Since the OKC MOA has been open, the museum has been the site of many traveling exhibits. The first special exhibit presented was the Chihuly glass exhibit, which the museum eventually purchased for the permanent collection, and which was recently reopened to the public after being taken off exhibit in 2011. The museum raised over $3 million to make the purchase of the installation. “It was so popular that when it closed, museum visitors were disappointed that it wasn’t there when they would come to visit,” said Cross.
In 2003, the museum hosted the traveling exhibit of “George Washington: A National Treasure,” on loan from the National Portrait Gallery in Washington, D.C. “They chose us for the exhibit before we even broke ground because they were so impressed with the plan for our new building,” said Spears.
Beyond the Galleries
The Museum also offers much more than the vast collections of art on display in 15 different galleries. The on-site gift store contains a variety of creative gift ideas for all ages, including books on art and artists and toys. The Museum Café is one of the few full-service restaurants open during the business day in the area. And the 252-seat theater is one of only 14 Art House theaters in the country that work with the Sundance Film Festival.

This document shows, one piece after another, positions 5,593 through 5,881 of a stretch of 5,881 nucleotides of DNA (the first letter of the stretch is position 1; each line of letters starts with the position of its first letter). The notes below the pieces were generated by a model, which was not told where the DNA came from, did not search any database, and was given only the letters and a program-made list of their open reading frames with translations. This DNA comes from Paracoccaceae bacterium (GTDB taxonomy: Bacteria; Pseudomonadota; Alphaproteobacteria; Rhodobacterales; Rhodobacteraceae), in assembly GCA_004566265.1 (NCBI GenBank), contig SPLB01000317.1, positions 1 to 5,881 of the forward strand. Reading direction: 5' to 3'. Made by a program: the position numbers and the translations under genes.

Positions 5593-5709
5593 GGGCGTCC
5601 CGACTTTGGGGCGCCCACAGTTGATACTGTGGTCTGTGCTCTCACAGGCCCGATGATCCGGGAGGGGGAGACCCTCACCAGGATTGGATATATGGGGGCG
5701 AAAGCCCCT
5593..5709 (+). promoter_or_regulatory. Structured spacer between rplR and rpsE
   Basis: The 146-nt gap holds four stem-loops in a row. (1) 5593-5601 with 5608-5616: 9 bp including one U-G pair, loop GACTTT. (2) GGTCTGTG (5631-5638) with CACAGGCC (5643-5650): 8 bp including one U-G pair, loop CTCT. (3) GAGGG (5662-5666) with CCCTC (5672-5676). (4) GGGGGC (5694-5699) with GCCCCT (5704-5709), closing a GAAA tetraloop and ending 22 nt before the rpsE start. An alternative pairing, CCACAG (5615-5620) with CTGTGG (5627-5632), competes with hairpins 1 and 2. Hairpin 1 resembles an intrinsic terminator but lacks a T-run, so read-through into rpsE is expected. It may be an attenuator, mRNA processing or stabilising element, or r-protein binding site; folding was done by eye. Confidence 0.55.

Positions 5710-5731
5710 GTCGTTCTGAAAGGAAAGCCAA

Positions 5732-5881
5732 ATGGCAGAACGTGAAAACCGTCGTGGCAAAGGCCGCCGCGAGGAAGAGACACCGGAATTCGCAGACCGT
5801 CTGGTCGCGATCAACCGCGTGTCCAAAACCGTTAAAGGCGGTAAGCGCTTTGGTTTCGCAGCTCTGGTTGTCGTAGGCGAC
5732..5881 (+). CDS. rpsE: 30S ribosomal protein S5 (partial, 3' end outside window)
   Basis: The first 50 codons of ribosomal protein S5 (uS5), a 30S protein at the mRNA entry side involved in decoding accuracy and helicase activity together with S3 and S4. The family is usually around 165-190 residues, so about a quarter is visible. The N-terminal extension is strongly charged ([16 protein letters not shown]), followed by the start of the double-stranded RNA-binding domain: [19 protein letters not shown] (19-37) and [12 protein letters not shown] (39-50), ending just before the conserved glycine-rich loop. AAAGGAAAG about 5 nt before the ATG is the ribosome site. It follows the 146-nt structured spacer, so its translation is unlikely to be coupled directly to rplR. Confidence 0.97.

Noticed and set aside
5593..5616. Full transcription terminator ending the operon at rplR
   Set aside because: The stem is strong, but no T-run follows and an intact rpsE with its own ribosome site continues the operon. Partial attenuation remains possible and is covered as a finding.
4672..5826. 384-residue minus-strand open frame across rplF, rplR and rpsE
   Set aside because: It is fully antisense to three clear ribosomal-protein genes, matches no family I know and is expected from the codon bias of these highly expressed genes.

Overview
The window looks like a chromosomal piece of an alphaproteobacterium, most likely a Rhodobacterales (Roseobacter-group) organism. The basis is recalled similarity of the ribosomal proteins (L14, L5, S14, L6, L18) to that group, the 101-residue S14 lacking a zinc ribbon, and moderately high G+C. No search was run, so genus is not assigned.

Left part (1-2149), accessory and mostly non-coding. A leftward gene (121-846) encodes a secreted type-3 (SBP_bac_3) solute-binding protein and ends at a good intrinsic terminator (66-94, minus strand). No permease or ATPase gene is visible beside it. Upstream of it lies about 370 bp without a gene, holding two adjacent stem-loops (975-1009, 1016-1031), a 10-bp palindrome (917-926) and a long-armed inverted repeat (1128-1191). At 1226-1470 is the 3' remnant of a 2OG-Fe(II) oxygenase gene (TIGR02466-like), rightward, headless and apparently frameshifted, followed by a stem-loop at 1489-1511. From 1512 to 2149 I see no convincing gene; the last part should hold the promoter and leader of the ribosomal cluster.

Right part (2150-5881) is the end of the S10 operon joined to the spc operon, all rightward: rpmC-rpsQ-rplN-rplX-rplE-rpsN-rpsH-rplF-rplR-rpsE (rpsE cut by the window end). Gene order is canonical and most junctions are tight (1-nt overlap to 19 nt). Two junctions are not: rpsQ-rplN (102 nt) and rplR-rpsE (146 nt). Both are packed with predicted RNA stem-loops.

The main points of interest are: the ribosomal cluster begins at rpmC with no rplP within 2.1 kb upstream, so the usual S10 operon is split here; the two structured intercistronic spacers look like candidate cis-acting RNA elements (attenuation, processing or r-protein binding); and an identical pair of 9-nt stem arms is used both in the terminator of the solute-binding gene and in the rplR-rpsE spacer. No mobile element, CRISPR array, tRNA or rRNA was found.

The museum also boasts many architectural features from the original Centre Theater. “The Centre Theater was a glorious theater that opened in 1947,” said Spears. When the Museum purchased the location, “the architect figured out how to work in the elements (of the old theatre) and turn this into a perfect building for an art museum.” Though much of the original building was deteriorated beyond the point of saving, many elements were incorporated into the new building—including the window grills and box office at the theater entrance, the staircase and etched Plexiglas panels leading up to the mezzanine level, and two water fountains which may be found on the mezzanine level.
Along with providing a world-class art and film venue, one major goal of the museum from the start has been to offer the community a place for learning.
“Opening weekend, our classrooms were a flurry of activity,” said Chandra Boyd, Senior Associate Curator of Education.“We had artist-led, hands-on art activities, including mask making and magic wands.”
Public art classes started up the following week, and while they were slow to start, they continued to gain popularity. “That first summer, we held just three camps; now we’re up to 20 plus sessions a year, not counting the school year breaks.” Classes offered include drawing, painting, printmaking, yoga and more, designed for all ages.